If you are planning a ski holiday with your family and you have kids or you are beginner skiers, a family friendly resort is essential to look out for. This can make or break a holiday. If the ski runs are too difficult and you are limited to a couple of basic beginner runs at the foot of the mountain (which every resort has) you are going to have a tough time getting the most out of your holiday. If your family do not have a lot of experience skiing – let’s say less than 3 weeks, you are going to want to look out for resorts that have predominantly green and blue ski runs, with a few reds and black runs for the end of the week when you are feeling a bit more comfortable and confident, or you’ve got to the stage where you don’t care if you break your leg because you’ve almost finished your holiday anyway. Different types of people.
There are a whole range of resorts on offer, some resorts pride themselves on their suitability for being family-friendly, right up to resorts such as Kicking-Horse in BC Canada which, as you might deduce from its name is not a resort of the feint-hearted. Have a look at the piste map for Kicking-Horse and you will see immediately the prominence of black runs throughout the resort, with a few greens at the base of the mountain. The reason this resort is so difficult is due to the overwhelming number of off-piste and powder runs available at the top of the mountain. Word of warning - don’t take a group of beginner skiers or snowboarders here.
A huge attraction for some people looking for a ski holiday is the availability of places to party and drink once the lifts have closed for the day, or often even starting much before the lifts have closed. This isn’t necessarily on offer in every resort. The resorts with a large emphasis on partying will often be found in more accessible locations ie. close to airports and major motorways, for the simple reason that often these resorts are flocked by a younger generation of skier, who can’t be bothered travelling into the depths of the mountains! As for the situation with family-friendly resorts, there are resorts which pride themselves on après-ski and nightlife.
There are quite a few of these resorts in France, with the major ones being Tignes, Alpes d’Huez & Val d’Isère. All these resorts offer fantastic skiing in their own right, but of you fancy a good session of après-ski afterwards, you should prioritise these resorts in particular! If you venture into Austria, another superb ski resort which offers a mixture of beginner skiing right up to advanced black runs, you will also find another hotspot for après-ski.
Travelling slightly further afield to BC in Canada, Whistler offers a huge opportunity to party, with a resort equally matched in splendor and magnitude. This resort is conveniently located within a few hours drive of Vancouver. This makes for a hugely popular and busy resort. With its location, its size, its wow factor and the quality of skiing, as you can imagine this resort is up there with some of the most expensive places to ski in the world.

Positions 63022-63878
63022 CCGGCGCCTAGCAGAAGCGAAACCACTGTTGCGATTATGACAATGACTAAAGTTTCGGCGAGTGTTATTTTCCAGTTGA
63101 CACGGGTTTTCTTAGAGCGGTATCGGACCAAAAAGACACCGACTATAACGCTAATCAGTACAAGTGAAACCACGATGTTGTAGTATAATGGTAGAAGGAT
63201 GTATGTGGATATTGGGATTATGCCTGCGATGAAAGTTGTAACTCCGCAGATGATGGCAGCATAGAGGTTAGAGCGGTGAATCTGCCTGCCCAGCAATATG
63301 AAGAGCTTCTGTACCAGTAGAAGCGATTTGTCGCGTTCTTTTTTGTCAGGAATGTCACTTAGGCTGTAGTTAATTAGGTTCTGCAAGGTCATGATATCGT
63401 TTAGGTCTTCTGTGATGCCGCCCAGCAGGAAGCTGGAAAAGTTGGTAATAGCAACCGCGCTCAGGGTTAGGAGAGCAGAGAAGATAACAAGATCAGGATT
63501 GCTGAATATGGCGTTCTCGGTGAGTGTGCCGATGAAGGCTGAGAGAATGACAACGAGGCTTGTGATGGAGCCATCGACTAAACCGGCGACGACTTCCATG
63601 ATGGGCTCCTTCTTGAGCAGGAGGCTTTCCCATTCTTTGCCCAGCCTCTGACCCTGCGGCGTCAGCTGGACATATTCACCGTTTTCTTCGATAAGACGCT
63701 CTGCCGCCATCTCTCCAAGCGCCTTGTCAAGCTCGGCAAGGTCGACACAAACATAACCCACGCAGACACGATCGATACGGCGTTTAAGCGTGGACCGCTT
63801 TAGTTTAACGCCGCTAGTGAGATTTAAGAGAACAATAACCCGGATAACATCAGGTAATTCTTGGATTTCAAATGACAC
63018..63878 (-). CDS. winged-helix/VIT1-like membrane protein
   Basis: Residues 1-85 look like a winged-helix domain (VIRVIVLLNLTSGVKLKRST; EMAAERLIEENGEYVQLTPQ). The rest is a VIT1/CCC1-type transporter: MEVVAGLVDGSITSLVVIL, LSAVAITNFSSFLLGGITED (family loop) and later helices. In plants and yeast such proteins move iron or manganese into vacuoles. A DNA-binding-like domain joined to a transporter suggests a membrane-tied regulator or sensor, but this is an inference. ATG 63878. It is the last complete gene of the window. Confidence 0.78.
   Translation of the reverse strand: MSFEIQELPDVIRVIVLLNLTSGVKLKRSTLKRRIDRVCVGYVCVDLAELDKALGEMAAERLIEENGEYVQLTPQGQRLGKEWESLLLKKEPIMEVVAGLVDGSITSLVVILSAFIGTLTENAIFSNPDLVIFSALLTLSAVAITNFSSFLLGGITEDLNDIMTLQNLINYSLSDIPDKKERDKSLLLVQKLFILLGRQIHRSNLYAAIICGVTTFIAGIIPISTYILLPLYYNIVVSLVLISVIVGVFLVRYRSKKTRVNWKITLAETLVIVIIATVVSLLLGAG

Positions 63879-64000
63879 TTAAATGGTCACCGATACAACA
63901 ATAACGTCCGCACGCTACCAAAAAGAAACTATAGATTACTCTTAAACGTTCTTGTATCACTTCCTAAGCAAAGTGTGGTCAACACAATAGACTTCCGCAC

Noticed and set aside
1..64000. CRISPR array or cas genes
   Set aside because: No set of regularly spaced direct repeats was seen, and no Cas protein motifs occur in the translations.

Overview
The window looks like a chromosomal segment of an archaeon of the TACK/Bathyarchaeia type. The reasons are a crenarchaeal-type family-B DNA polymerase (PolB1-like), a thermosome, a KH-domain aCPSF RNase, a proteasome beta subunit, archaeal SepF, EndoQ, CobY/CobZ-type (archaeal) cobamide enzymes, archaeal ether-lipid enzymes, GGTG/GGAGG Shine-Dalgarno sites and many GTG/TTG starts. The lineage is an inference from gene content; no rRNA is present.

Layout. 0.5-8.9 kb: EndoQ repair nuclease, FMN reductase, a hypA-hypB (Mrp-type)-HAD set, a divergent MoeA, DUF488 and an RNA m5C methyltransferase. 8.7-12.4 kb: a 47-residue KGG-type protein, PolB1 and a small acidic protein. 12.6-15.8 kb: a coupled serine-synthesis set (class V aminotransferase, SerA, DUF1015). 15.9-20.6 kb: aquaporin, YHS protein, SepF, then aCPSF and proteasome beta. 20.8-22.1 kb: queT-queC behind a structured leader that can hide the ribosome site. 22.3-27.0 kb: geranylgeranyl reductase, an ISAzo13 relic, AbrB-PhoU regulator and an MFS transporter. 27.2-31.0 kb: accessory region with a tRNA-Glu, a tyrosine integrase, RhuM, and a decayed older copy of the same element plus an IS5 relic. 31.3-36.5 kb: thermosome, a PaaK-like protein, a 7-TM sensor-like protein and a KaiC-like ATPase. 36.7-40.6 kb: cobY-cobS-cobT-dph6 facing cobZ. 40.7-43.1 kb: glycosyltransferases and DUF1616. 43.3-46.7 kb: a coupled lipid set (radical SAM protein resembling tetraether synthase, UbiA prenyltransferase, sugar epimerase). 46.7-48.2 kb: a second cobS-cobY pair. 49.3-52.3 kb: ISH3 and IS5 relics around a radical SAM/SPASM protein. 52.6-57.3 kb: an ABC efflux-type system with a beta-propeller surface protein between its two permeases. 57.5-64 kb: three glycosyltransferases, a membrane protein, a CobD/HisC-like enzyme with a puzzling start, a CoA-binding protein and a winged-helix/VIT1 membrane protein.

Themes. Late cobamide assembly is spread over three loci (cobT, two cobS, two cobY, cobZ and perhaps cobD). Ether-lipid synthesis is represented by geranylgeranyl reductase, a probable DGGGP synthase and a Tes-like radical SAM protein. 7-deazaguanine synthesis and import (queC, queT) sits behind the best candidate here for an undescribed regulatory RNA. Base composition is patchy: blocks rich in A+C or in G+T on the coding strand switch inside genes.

A very popular ski destination in the Southern Hemisphere is that of Queenstown, New Zealand. Although not a massive ski resort by European standards, Queenstown offers two different ski resorts within a 45-minute drive of the town. For a town as bustling and as popular as Queenstown, this really is an ideal location for 2 fun ski resorts, offering some of the best skiing in New Zealand and best skiing in that area of the world. The popularity of Queenstown itself stems from how lively a town it is both during the winter and during the summer. Queenstown has countless pubs, bars and restaurants to you keep you and your family entertained once the ski lifts have closed for the day. Because Queenstown is a fully functioning town all year round and does not necessarily rely on the winter season for its survival, this means there is plenty to do even if you fancy a day off from the slopes.
For any ski resort you visit there will be bars, restaurants and cafes to keep you amused, so there are always options, however the smaller the resort is, the fewer the options there will be for a drink or a place to relax.
Ski In Ski Out
Another important factor to keep in mind when choosing your holiday is whether ski in ski out is an option. There is something special about being able to roll out of bed into the ski lifts in the morning, without having to walk more than a few metres! Speaking from experience, it makes everything that bit less stressful in the mornings knowing that you don’t have to lug your skis across the resort or to catch a shuttle to get to the foot of the mountain. This is especially important to look out for if you have young kids to look out for.
Just because a hotel or a holiday home you are looking into renting out says ski in ski out, this DOES NOT necessarily mean it is close to the lifts, or at least as close as you may expect it to be. Be sure to do your own research on google maps or at least find out from the accommodation owners how far it is to the main lifts. The other thing to look out for, is that the ski in ski out the accommodation is referring to is miles away from all the fun and the main skiing, meaning it either may not actually be connected to the main lifts at all, or else you may have to spend an hour taking minor lifts and skiing down continuously to get across the mountain to where you actually want to ski, and to where you had initially though ski in ski out implied.